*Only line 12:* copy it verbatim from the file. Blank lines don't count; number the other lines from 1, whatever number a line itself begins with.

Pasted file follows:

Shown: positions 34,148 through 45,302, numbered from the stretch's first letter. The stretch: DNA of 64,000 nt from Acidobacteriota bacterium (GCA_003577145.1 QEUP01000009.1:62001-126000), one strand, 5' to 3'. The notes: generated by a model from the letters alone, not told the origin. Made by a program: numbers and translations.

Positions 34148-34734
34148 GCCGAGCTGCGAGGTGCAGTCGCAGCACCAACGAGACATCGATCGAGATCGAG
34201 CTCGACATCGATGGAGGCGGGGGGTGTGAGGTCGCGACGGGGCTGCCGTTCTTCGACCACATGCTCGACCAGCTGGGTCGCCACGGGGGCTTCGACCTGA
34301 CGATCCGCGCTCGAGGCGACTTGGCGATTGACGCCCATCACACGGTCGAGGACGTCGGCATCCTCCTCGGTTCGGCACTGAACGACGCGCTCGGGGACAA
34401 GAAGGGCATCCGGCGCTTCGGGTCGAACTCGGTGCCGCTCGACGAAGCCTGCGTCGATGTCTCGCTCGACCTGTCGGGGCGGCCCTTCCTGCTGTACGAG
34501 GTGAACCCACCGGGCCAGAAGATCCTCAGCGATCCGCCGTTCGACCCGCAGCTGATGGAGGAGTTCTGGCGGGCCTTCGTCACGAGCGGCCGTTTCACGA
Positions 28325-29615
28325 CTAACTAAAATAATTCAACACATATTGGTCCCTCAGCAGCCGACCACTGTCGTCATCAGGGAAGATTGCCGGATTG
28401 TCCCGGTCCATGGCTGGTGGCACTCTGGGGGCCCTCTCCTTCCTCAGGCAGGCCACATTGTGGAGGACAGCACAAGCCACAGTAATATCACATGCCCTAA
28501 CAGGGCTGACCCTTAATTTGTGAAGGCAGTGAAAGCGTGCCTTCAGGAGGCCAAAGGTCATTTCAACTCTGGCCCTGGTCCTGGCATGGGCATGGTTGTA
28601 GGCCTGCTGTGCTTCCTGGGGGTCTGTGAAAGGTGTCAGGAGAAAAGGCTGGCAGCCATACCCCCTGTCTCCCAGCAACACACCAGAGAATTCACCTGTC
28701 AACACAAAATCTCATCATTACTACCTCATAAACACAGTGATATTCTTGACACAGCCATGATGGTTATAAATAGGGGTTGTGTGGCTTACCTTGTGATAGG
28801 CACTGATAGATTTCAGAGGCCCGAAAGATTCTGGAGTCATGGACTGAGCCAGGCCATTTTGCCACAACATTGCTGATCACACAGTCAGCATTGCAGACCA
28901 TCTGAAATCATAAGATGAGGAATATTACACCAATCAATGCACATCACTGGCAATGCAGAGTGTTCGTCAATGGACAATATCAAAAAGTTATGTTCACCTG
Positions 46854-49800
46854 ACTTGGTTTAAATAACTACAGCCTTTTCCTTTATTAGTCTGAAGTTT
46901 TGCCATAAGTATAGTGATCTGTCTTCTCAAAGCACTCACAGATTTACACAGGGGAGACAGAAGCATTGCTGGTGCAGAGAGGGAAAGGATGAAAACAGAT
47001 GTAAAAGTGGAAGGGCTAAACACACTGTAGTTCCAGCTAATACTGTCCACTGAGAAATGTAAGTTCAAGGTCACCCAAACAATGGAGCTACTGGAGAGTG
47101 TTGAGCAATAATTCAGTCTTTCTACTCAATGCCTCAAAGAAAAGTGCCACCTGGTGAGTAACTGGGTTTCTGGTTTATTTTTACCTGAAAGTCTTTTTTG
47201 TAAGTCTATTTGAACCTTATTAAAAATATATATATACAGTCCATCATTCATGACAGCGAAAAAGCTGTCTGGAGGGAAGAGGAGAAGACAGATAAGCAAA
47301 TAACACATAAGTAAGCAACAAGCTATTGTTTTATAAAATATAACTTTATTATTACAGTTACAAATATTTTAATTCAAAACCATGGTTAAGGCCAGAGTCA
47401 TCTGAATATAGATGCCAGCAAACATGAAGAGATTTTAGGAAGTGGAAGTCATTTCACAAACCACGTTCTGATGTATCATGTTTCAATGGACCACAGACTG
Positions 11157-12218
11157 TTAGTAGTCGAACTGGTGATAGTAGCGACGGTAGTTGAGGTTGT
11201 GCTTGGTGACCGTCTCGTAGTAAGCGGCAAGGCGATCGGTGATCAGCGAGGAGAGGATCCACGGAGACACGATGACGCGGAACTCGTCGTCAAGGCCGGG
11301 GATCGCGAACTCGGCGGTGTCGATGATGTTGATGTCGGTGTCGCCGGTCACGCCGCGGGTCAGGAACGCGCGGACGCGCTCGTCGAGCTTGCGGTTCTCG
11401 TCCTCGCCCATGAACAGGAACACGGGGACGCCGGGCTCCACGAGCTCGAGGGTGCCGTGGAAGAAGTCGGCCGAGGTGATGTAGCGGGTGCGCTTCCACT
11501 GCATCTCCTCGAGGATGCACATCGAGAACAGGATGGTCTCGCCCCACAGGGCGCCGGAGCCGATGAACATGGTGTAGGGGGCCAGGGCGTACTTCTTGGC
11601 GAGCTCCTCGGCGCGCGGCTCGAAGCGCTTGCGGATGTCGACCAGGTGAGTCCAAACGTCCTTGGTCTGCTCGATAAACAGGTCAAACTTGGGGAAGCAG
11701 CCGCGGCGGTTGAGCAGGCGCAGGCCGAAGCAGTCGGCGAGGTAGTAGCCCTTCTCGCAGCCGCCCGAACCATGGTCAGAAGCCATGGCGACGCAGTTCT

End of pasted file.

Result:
28601 GGCCTGCTGTGCTTCCTGGGGGTCTGTGAAAGGTGTCAGGAGAAAAGGCTGGCAGCCATACCCCCTGTCTCCCAGCAACACACCAGAGAATTCACCTGTC